If you can’t get your hands to the wall above you, or your hands need to track wider than your shoulders to get there, it’s a sign that you probably need to work on your overhead shoulder mobility. It’s a good idea to film this exercise from the front and from the side so you can watch it back and see how far away your hands are from the wall (plus, this means you can retest it later and ‘mire dem mobility gainz).

Handstand shoulder mobility

If you can’t get your hands to touch the wall without arching your back, it doesn’t necessarily mean you won’t be able to do a handstand, but it will stop you from doing a straight line handstand and it can make achieving your handstand more challenging, especially if you want to deadlift it eventually.

A restriction in overhead shoulder mobility can also cause issues in loads of other pole moves too, like the Ayesha! (More on Ayesha overhead mobility in my post The #1 Reason your Ayesha Sucks!)

How to improve shoulder mobility for handstands

The way I typically address overhead mobility issues with my clients is in two steps. Firstly, by reducing muscle tightness (through soft tissue mobility work like foam rolling) to increase range of motion and, secondly, by reinforcing that newly-gained range of motion by building strength in it.

Step 1: Foam rolling lats and pecs to increase soft tissue mobility

As polers, we generally tend to be tight in the lats, pecs and teres major. This tightness can cause that restriction in overhead mobility.

Here’s how you can release some of that tightness.

Spend a minute or two working on each side.

Foam rolling lats

Ignore my face, I was trying to pretend this didn’t hurt like a mo fo. #teamtightlats

Self myofascial release – pecs

Use a mobility ball for this (or a tennis ball or rubber dog ball – woof!).

Step 2: Building strength and control with your new-found mobility

This stage is all about slowly moving through the new range of motion you are able to access from releasing the soft tissue with foam rolling. You can stretch and mobilise with the foam roller/mobility balls until the cows come home, but if you don’t work in that newly released mobility range, it will only ever be temporary.

There are so many great exercises for this, but here are 3 of my go-tos…

Aim for 10 repetitions of each one. Rest for 30 seconds. Then repeat twice more through, resting in between each set.

Child’s pose arm lifts

Floor angels

When you first start these, you might not even be able to get your hands right to the floor, that’s fine. In time, as your mobility improves, you will eventually be able to get the hands flat against the floor.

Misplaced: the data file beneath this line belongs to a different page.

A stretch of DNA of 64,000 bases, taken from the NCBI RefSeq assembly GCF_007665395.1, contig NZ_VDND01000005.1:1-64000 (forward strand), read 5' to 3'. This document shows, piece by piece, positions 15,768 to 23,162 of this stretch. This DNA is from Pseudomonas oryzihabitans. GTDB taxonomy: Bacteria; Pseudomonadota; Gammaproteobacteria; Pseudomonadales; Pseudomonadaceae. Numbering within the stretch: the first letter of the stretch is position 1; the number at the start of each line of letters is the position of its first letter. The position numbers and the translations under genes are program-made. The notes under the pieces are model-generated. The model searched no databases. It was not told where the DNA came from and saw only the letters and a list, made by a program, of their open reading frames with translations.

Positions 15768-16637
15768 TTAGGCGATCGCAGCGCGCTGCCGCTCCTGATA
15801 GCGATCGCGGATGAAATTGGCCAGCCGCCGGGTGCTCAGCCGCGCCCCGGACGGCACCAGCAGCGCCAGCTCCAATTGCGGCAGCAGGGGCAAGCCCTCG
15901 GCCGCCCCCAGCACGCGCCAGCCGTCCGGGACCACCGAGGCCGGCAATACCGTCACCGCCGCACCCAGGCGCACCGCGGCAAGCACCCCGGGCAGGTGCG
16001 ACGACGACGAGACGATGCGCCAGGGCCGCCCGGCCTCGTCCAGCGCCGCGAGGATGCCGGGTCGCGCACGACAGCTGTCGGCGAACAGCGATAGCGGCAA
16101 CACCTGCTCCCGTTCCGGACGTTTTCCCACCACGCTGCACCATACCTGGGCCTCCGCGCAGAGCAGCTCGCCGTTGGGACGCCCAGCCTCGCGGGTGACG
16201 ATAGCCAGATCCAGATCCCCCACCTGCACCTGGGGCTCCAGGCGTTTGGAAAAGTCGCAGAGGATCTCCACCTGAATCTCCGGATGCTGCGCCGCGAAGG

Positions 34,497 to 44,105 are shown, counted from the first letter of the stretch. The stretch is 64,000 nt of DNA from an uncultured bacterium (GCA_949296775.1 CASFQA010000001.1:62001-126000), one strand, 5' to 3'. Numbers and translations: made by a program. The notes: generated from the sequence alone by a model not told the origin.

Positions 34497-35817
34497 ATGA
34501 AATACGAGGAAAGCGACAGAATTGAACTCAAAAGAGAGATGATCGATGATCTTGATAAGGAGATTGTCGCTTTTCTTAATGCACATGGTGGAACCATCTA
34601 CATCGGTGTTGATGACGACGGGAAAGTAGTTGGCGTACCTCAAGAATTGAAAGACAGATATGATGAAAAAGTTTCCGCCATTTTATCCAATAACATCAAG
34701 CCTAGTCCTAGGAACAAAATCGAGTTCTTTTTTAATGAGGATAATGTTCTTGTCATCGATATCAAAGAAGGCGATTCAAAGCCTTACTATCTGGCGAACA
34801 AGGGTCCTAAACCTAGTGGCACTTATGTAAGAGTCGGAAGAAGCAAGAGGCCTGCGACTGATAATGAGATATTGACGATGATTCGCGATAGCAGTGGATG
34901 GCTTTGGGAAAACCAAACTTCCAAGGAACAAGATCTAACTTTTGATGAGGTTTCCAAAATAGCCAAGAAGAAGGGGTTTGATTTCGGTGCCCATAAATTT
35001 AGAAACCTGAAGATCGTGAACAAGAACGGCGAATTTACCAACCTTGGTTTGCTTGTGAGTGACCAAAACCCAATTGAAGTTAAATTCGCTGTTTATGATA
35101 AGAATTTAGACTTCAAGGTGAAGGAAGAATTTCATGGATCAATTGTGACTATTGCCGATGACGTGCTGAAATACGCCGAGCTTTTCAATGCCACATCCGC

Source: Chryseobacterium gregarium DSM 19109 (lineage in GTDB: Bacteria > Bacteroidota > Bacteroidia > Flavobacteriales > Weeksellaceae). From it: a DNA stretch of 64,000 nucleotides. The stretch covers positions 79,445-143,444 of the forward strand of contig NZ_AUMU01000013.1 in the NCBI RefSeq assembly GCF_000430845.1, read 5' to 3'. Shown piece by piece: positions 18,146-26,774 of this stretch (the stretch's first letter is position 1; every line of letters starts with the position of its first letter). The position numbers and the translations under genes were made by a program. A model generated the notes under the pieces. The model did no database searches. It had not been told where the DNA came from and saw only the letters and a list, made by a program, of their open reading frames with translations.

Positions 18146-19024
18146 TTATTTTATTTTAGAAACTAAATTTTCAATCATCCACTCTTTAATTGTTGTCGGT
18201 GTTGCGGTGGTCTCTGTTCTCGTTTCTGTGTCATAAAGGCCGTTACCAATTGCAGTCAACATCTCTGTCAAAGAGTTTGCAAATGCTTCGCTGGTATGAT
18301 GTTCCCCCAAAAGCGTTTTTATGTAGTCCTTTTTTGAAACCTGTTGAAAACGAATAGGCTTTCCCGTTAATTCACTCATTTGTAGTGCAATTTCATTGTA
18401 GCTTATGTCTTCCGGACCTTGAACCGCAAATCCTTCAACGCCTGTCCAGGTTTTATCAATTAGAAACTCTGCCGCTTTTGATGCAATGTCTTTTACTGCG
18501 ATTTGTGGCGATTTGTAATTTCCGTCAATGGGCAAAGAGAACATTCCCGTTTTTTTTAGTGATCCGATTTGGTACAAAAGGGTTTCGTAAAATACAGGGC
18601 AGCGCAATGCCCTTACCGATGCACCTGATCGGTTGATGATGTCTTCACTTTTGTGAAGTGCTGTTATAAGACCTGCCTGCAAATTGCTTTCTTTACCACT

Dolphin holds (with external rotation)

Hold for 4 – 5 deep breaths. Stay active!

After you’ve worked through both Steps 1 and 2 above, retest your range of motion again with the strap and I’ll bet you will see a difference even after just one session of this. Do it regularly and you’ll be all over those handstands like barnacles on a rock.

Please let me know how you get on – tag me on social media so I can see! And, as always, if you have any questions just holla!

The above videos are taken from my online training programmes which you can find here.

If you want to start a regular shoulder care practice for your pole shoulders that will help you to reduce risk of injury and improve your shoulder strength and mobility so you can progress to more advanced moves – check out my Pole Proof Shoulders program! A 6-week training program you can download and start today! >>>Pole proof shoulders – the ultimate shoulder care and strength package for pole dancers!<<<

PS. If you wanna work on your handstand deadlift, checkout my 6-week handstand deadlift programme – 6-weeks of on-the-pole, in-the-gym and at-home workouts all designed to help you build the strength and mobility you need to get your handstand deadlift safe and strong!

Content on this website is provided for educational/informational purposes only. It is not a substitute for professional medical advice. You should consult your Doctor or Health Care Professional before doing any exercises or fitness programs to determine if they are right for your needs.


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No Comments

  • Jonathan says:

    As a professionally trained handstander this is very valuable information targeting the main and biggest issues that newbies will encounter.

    I would also idolise shoulder exercises in correlation to core / body alinement as these often work independently to each other.

    Awesome work ! Thank you for sharing.